In seconds, my ragtag army of troops brought down an AT-AT and a handful of Storm Troopers. Of course, had I chosen the other side, I'd probably wanted to extinguish the Rebel base and stomp out Han Solo before he had a chance to recharge and attack again.
That's what makes Star Wars: Commander so interesting. The latest collaboration between Disney Interactive and Lucasfilm, which hit the iOS App Store on Thursday, presents two parallel games within one: You can choose weather you'd like to play for the Empire, or for the Rebel Alliance.
"The heart and soul of Star Wars is to show both sides," said Nathan Etter, Disney Interactive's Executive Producer and Vice President of Operations, adding that the game was an ambitious project and required lots of teamwork.
This free-to-play combat strategy game is set within the Star Wars universe and introduces a new storyline within the Galactic Civil War of Episodes IV through VI. Star Wars: Commander was built to be a fan-pleaser, a balance of familiar characters and new story elements.
"We wanted to create an authentic experience that delivers on what fans will expect, while introducing new characters and nuggets of their backstories," said Matt Fillbrandt, executive producer at Lucasfilm.
I'm deep into the first chapter of Star Wars: Commander, and there's already a lot to explore. The game currently has eight chapters and 85 sub-chapters, and will continue to grow.
I'll be honest here — combat games are really not my bag. However, Star Wars: Commander makes it easy for even the most inexperienced players to get started. The game begins on Tatooine with a walk-through, which explains your currency (alloys, credits, and crystals), how to build up your base, and how to lead an attack.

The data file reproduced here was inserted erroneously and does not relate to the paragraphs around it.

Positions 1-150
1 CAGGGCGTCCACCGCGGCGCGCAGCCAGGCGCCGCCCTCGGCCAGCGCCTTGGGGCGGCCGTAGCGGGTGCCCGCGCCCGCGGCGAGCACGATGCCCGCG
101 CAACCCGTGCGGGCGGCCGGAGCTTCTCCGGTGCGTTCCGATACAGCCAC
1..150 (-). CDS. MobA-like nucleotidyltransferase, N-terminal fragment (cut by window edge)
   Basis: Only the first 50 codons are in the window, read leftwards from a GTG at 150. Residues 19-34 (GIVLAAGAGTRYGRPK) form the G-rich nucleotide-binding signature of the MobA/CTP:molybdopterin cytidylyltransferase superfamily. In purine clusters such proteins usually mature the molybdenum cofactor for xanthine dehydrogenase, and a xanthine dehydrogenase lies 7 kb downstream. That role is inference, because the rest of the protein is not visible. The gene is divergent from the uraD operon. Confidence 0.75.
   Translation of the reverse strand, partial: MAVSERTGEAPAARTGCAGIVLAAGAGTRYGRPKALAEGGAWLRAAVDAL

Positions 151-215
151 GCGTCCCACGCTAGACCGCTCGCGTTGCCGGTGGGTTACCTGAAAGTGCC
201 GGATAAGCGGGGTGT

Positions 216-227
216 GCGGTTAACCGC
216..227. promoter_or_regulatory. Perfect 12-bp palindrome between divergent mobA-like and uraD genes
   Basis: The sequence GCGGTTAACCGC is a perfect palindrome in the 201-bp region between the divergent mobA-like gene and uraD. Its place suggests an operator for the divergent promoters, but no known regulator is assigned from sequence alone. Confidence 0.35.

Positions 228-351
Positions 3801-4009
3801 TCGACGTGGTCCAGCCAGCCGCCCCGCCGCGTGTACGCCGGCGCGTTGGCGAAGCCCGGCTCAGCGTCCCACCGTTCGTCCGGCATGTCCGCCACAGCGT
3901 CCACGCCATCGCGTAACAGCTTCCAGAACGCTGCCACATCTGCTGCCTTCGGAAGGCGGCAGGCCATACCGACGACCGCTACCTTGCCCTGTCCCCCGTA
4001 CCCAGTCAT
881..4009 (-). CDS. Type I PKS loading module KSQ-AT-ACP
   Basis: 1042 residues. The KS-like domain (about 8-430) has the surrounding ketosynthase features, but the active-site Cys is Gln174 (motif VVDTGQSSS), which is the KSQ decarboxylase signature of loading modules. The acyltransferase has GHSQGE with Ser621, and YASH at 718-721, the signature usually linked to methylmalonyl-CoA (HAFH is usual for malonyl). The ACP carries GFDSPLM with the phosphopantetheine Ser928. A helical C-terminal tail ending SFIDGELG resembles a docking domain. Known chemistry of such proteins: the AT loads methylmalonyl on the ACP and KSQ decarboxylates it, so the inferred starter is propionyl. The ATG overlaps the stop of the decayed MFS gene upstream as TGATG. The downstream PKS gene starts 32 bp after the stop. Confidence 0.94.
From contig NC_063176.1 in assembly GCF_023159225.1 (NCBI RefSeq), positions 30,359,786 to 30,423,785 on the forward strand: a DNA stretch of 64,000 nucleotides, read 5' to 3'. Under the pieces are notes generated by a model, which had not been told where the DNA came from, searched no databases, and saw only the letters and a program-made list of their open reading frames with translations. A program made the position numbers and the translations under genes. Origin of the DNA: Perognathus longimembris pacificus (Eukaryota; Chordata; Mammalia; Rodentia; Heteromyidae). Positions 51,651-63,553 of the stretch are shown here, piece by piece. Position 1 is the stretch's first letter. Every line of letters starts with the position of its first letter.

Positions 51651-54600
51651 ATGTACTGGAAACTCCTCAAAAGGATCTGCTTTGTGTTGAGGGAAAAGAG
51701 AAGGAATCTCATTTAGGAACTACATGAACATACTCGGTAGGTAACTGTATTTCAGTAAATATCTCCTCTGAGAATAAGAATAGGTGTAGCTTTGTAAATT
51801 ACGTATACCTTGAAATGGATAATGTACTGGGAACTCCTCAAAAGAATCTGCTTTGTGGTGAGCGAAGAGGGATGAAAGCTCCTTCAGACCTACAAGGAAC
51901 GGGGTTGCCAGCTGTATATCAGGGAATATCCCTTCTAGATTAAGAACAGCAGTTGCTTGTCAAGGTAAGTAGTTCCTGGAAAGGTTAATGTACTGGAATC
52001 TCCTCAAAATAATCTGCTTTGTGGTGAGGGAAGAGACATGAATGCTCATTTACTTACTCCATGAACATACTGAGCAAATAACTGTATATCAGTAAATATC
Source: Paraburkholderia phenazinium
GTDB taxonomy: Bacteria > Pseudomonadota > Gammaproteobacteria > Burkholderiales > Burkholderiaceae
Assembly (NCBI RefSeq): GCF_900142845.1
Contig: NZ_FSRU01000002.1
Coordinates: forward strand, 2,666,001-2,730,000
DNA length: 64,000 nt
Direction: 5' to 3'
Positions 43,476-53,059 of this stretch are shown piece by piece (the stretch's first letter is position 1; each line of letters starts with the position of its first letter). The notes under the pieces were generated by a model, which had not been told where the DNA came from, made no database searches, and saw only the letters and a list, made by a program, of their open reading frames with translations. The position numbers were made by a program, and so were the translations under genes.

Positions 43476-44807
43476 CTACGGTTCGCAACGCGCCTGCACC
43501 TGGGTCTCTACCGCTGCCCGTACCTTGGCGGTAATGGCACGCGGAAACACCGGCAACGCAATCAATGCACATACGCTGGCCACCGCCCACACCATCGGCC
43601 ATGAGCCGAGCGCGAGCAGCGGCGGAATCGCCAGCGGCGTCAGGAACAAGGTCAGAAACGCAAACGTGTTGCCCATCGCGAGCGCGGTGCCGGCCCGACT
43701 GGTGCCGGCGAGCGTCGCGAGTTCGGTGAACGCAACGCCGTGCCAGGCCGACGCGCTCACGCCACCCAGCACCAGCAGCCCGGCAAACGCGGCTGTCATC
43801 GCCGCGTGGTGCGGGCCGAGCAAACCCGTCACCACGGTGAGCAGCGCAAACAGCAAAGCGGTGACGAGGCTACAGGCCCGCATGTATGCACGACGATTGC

You then get to play a couple of missions based on what you've learned, and the game holds your hand and to remind you of each step you need to take. During these intro missions, you'll complete one task for the Empire and one for the Rebel Alliance, to give you a taste of the different tactics involved in each side.
Pick a side
After the intro sessions, you're asked to pick a side, and your choice affects how the rest of the game will play out. (My name is probably a dead giveaway, but I'm a Princess Leia fan through and through — naturally, I shied away from the Dark Side and joined the Rebels.) You can't switch sides once you've committed, and if you want to see what the game is like from the other side, you have to actually delete the game and reinstall it. Fillbrandt and Etter both said that down the line they'd consider allowing a secondary mode, so players can check out both parts of the game.
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